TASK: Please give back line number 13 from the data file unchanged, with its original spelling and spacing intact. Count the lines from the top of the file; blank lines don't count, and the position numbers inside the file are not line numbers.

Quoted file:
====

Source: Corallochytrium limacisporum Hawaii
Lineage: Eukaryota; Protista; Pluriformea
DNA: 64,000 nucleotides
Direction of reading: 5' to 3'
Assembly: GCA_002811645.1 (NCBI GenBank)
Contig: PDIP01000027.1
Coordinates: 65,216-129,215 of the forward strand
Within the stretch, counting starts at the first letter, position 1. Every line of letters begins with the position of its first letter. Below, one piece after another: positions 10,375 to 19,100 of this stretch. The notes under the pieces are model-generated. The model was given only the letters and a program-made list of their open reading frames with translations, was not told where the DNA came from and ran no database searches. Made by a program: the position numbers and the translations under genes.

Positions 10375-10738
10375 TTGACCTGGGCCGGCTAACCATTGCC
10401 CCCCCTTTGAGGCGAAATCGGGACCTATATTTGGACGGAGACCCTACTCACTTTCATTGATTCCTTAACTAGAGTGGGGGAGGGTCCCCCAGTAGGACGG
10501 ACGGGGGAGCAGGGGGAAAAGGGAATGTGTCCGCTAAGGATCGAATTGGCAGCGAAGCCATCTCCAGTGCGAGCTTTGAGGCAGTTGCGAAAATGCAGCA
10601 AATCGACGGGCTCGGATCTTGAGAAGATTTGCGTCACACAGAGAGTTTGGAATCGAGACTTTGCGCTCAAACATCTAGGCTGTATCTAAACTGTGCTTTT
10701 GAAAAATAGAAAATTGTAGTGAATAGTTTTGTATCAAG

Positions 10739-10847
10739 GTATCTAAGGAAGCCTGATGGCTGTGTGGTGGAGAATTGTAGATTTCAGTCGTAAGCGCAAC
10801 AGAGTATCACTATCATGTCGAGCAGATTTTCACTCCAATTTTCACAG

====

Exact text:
10601 AATCGACGGGCTCGGATCTTGAGAAGATTTGCGTCACACAGAGAGTTTGGAATCGAGACTTTGCGCTCAAACATCTAGGCTGTATCTAAACTGTGCTTTT